Hernando County government's inability to properly vet its high-priced consultants is an embarrassment that remains unfixed despite numerous opportunities to do so. Friday, the county fired Gregory Jarque as dredge construction manager under the guise that he failed to correct a misstatement from Commissioner David Russell about the extent of his license qualifications. What drivel.
The administration doesn't care if Jarque can't work more than three stories in the air. County Administrator David Hamilton canned Jarque after the county failed to uncover the contractor's 15-year-old arrest record in Long Island for attempted arson.
It is the third time the lack of hiring safeguards has been exposed. Sloppy background work previously failed to reveal former procurement official Lisa Hammond's dubious education credentials and the tax problems of a proposed dredge subcontractor — Grubbs Construction.
Hamilton must accept responsibility for this latest mess. The administrator recruited Jarque to the unadvertised position because Hamilton was familiar with his company's work at the nonprofit Arc Nature Coast training center and hurricane shelter, construction of which came in early and under budget. Jarque's $152,500 county consulting job was to ride herd over the dredge contractor, BC Peabody, to ensure completion in a timely manner. Commissioners approved the contract Tuesday with Jeff Stabins and Jim Adkins dissenting.
Under a presumed state deadline of Dec. 31 to finish the dredge or risk losing $6 million in Department of Transportation funding, the county continues to trip over its corner-cutting on personnel and contract matters. The commission retained Jarque under a declared emergency — because of the looming funding deadline — without seeking requests for proposals to determine if other companies (absent arrest records) could perform the same duties.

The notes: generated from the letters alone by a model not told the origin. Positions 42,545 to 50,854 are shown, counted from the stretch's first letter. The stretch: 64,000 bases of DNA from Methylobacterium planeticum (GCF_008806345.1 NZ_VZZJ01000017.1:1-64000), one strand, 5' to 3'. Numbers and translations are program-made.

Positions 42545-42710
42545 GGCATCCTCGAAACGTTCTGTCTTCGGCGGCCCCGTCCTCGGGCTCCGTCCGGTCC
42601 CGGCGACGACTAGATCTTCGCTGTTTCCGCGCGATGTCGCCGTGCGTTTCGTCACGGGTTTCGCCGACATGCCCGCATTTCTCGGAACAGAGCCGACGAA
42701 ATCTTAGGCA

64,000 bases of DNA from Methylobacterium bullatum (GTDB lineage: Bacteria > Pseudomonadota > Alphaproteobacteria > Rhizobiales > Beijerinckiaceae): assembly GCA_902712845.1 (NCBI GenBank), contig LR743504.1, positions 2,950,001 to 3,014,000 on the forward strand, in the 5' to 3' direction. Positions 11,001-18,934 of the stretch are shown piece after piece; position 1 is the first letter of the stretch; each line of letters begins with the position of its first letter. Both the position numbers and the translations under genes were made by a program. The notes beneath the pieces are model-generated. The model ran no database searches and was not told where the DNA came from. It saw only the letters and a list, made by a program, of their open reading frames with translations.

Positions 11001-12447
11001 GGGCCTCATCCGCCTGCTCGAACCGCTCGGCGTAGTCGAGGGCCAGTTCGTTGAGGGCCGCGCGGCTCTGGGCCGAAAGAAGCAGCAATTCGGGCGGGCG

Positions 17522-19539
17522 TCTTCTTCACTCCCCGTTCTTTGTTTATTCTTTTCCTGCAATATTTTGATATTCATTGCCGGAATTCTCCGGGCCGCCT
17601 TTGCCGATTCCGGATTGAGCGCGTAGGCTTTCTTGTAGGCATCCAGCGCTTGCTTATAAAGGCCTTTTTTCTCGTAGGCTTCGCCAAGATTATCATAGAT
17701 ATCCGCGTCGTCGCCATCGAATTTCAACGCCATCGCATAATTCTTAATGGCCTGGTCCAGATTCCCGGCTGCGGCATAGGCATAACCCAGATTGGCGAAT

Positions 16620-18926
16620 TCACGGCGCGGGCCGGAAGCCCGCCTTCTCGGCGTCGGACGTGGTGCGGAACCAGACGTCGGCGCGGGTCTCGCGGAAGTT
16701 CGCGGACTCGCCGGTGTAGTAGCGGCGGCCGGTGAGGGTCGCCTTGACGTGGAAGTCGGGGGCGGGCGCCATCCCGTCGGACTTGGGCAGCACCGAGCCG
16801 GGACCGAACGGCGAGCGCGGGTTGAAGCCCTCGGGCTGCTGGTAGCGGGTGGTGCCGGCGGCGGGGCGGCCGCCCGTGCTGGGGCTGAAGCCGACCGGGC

The rushed hiring, even though Jarque's company was in arrears on county fees, brought a unsubstantiated suggestion from Commissioner Jeff Stabins that Hamilton recommended the contractor because of a quid pro quo with the administrator's wife, Linda, a fundraiser for Arc. Unfortunately, Stabins' call for transparency was overshadowed by his desired theatrics to criticize Hamilton's three-year tenure. Likewise, Stabins questioned Jarque about documented work hours, but never took the liberty to quiz him about the unpaid assessments or other background issues.
Stabins now wants a special meeting to ask for Hamilton's resignation. It is an overreaction. However, the administrator must ensure improvement. The public is entitled to government contract services provided at a fair price by reputable companies.
Hiring by personal acquaintance instead of professional accountability needs to end.